Cranmer’s Standard Examined (III)   ​​ (by Jon Shuler​​)

The final phrase in Cranmer’s tri-fold vow, still required of all the clergy, was that which pledged loyalty to “the discipline of Christ.” Again, as we have been arguing, that vow was enunciated and promulgated in the context of the only faith which was received by the Church in Britain from the beginning. That faith was the Apostolic Faith, and to pass it on required discipline. But it was not the discipline of men, adding on to that of Christ, but that discipline which came directly from the Master through his appointed messengers. It was about the things required so that the faith would be truly lived by one generation and also passed on to new generations. “The promise,” said Peter on the day of Pentecost, “is to you and to your children, and to your children’s children. To all who call on the name of the Lord.” Without the “discipline of Christ” this will never happen.

To twenty-first century ears, the word “discipline” conjures up images associated with the correction of error. Sometimes images and memories that are extremely unpleasant. But this is not what Cranmer meant. The word in the 16th century still retained its ancient meaning of “training.” Discipline was the path of learning that which a “master” could teach. When anyone became a Christian they had to submit to the discipline of learning to follow the Master.The only way to be a true disciple of Jesus was to walk in the discipline of Jesus. What Jesus taught was not optional.

It was this discipline that was to be maintained in the church, and upheld by her leaders. This discipline had been corrupted, the reformers believed, and had to be reestablished.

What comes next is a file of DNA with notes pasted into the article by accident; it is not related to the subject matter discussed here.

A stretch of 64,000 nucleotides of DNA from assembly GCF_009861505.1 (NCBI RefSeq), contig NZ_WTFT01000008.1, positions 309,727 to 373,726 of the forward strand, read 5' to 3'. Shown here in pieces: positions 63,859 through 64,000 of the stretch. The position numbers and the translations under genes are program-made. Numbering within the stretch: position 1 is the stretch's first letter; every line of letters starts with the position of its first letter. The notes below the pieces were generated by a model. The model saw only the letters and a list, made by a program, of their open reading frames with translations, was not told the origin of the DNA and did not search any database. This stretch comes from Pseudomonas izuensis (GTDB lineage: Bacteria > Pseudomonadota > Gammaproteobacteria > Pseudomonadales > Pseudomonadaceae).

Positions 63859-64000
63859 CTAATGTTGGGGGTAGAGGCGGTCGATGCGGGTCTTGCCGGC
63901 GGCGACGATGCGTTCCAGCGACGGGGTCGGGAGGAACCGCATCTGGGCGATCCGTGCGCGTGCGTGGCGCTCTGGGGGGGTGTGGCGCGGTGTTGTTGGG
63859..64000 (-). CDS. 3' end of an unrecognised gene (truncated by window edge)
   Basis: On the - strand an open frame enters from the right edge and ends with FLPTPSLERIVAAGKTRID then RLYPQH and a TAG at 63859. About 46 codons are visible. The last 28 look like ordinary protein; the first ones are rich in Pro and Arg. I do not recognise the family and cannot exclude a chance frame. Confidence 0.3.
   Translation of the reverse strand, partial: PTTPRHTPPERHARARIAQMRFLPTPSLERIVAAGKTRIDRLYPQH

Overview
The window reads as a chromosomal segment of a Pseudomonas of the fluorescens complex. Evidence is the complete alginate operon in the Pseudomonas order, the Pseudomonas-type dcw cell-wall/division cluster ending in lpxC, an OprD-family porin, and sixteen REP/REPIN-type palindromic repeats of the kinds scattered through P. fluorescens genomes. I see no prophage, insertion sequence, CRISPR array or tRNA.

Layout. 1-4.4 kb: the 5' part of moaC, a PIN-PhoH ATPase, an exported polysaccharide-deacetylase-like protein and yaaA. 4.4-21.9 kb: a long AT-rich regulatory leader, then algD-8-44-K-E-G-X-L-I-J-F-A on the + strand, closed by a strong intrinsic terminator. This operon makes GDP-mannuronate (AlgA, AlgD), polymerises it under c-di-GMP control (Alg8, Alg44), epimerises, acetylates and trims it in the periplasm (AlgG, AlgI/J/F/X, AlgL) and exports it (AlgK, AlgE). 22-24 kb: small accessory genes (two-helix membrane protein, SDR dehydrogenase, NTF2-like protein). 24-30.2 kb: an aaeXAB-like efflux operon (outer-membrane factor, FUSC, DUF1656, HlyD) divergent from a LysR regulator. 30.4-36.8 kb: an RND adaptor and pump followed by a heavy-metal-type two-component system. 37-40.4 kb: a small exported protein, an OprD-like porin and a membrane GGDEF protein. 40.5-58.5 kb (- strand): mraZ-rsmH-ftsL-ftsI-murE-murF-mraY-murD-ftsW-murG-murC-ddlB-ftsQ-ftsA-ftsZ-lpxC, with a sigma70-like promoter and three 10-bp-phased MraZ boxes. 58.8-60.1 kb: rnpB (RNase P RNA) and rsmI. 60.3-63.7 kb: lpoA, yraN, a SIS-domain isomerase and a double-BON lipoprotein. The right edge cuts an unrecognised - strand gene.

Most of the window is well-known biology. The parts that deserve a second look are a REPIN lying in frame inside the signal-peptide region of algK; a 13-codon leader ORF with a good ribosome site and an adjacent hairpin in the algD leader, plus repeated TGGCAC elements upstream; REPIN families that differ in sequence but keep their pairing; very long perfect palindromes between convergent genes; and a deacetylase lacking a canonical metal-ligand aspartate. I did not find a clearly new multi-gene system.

What was that discipline?

It was the discipline that taught a believer to follow Christ Jesus with their whole life, and to be ever ready to help another follow as well. It was to learn to be a true disciple, abiding in the word of the Lord, and one who then proved to be a disciple-making disciple. The discipline was that needed to become dependent on none other than the Lord Jesus, and the discipline that enabled the believer to follow him to their life’s end. This discipline taught how to hear the voice of the Good Shepherd, and to be guided aright by his teaching. Every believer was to become a fruitful believer for the kingdom of God. This meant not simply having a personal faith, not only taking their place in the community of believers gathered for worship, but becoming a multiplying faithful follower. This was the purpose of all discipline.

In Cranmer’s day, the outward and visible life and practice of the church was refocused on this outcome. The truth of the gospel was to be preached and lived in the local church, and all the members thereof were to be formed into Christ. “The doctrine, sacraments, and discipline of Christ” were believed to be transformative. Every part of the church’s life and teaching, all her externals, were designed to bring the nations into the kingdom of God. Beginning with England.

 

Next Week: The Church and Her Missing Mission

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